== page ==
Emily Albright finds herself on a Jane Austen tour in the English countryside after she decides she's had it with real men, she'd rather curl up with Pride and Prejudice and Mr. Darcy instead. While on said tour, with a little bit of magic, Emily finds herself face to face with the real Mr. Darcy, but unfortunately for Emily, she also finds herself face to face with an ill-tempered journalist; Spike Hargreaves, who is there to find out why women have voted fictional Mr. Darcy the "Man Most Women Would Love to Date." I found this one...sort of amusing. There were a lot of characters doing and saying a lot of things, and with all of the little background stories the author gave, I found it a little hard to keep up with who was who with all of those little useless details. I suppose though that it was an attempt at some character development, but for me, there was just too many people running around in this book. Not to mention the displeasing view I got of Mr. Darcy in this book. I didn't like him in this story. Perhaps a more dedicated Austen fan would like this book, because I didn't.

When Claire Prescott decides to help out her sister when she (her sister) can't make it to a summer symposium at Oxford, she has no idea how much her life-path will be affected in one innocent little summer when she gets there. I'm not quite sure what I was expecting from this book when I started reading it, but it took a completely different path than what the synopsis led me to believe to take place. While out exploring, Claire meets a mysterious acting woman who claims she has a lost manuscript - of the original Pride and Prejudice, in which Lizzie ends up with someone other than Mr. Darcy. I had much the same reaction Claire did in this book: unbelievable. I mean come on, no Lizzie and Mr. Darcy? Horrifying. (At least for a total Darcy lover like myself.) While there she also meets a man (and honestly I can't remember his name!), who seems to have an interest in her, and Claire finds herself very much in-like with him until her boyfriend shows up, and suddenly Claire doesn't know what she wants out of life. Minus the irksome not-quite-right synopsis, I really liked this book. While there were also plenty of other characters in this story, I didn't feel overwhelmed by their presence in the story. I don't want to spoil the ending, so all I will say is that Claire does find the right path.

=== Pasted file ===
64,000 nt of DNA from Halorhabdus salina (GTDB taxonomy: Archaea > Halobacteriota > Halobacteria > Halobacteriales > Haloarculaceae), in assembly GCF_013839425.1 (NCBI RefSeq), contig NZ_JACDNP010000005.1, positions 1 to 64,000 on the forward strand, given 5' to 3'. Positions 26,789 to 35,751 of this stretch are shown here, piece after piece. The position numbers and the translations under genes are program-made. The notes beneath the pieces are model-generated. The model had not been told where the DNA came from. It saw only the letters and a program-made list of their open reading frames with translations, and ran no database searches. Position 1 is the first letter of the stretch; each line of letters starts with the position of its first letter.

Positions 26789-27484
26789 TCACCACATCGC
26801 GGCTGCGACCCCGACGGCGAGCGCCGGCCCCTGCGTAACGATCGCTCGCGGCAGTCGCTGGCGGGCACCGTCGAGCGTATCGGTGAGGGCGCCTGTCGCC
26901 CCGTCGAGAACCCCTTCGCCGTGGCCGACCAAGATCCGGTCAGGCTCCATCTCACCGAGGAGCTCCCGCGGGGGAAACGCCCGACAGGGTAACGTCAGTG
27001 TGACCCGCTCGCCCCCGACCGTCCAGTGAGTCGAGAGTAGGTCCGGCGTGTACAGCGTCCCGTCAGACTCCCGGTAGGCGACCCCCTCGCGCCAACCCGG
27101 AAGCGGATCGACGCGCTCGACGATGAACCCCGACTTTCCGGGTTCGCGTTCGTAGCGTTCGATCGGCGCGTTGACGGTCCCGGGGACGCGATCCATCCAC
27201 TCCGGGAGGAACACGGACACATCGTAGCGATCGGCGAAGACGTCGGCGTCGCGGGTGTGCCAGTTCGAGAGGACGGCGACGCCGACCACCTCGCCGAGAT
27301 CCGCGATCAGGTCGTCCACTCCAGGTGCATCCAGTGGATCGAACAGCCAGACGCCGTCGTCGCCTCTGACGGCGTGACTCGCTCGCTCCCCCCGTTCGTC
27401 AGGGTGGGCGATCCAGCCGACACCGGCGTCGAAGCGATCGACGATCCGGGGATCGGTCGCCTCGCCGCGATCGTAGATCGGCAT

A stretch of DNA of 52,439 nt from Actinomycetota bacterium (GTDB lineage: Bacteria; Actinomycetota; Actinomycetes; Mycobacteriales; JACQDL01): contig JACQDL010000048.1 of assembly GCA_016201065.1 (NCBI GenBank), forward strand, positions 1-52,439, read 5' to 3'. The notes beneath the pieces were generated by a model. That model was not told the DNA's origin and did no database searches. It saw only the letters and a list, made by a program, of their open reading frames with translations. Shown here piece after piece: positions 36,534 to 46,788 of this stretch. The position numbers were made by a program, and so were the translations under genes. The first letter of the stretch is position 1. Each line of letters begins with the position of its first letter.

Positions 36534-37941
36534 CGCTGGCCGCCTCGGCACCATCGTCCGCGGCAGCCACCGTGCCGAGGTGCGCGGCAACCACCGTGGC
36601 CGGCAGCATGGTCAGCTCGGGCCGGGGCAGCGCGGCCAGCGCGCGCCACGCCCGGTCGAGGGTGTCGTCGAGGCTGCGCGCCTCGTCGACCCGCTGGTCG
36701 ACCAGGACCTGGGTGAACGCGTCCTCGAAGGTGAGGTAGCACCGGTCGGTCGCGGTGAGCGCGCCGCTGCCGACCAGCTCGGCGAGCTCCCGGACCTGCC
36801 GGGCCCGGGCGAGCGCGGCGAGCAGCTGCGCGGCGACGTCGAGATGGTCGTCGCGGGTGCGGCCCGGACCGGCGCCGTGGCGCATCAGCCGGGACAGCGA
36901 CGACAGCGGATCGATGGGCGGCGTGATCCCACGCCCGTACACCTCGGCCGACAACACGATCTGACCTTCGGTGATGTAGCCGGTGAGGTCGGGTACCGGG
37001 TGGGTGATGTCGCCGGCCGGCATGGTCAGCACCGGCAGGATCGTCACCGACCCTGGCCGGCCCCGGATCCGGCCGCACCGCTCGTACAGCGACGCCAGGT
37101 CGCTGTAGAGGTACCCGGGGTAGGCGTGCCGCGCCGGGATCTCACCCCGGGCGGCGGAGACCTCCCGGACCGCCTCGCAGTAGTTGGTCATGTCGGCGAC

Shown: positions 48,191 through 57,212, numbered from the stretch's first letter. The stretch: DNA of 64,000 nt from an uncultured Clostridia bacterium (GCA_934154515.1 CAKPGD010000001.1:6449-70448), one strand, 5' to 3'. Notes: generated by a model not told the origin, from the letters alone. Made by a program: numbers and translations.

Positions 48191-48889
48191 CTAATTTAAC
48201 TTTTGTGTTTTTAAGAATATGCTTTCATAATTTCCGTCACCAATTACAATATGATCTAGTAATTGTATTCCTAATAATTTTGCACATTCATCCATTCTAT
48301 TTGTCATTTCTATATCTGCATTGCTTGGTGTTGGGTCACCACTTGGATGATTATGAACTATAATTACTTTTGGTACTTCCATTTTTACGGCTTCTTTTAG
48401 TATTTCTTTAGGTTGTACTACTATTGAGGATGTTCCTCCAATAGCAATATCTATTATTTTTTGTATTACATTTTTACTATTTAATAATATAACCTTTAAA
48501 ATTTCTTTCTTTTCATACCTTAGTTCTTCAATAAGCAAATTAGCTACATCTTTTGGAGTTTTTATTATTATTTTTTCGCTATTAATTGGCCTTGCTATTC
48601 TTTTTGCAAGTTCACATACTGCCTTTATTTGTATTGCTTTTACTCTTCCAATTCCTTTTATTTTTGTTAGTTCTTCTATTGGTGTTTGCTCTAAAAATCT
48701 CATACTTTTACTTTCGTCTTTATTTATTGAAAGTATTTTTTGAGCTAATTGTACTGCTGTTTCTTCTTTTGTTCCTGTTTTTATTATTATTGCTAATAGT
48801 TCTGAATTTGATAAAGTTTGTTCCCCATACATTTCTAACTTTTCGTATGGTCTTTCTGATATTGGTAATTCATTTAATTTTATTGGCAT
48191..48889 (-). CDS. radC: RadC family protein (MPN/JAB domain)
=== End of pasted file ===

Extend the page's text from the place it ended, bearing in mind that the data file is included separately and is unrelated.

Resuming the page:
Well, I think the title pretty much says it all (don't you just hate that? I know I do.) Mr. Darcy is a vampire. And not a very appealing one at that. Even though I really liked Mr. Darcy's Diary by this same author, I didn't enjoy this one as much. I liked how it picked up right where Pride and Prejudice left off, but what I didn't like was Lizzie throughout the whole book. She just didn't seem like the Lizzie I remembered from the original. I also didn't like how it took her FOREVER to realize that Mr. Darcy was not a normal man. The ending felt rushed to me, and the only sweet part I found about that was that he was able to break free of his curse and they could then go on and be together freely and he no longer had to be afraid of hurting Lizzie or scaring her away from him. The whole book felt very Gothic really, which was something I didn't care for at the time. I haven't really much else to say about this read, only that it wasn't really what I expected/hoped.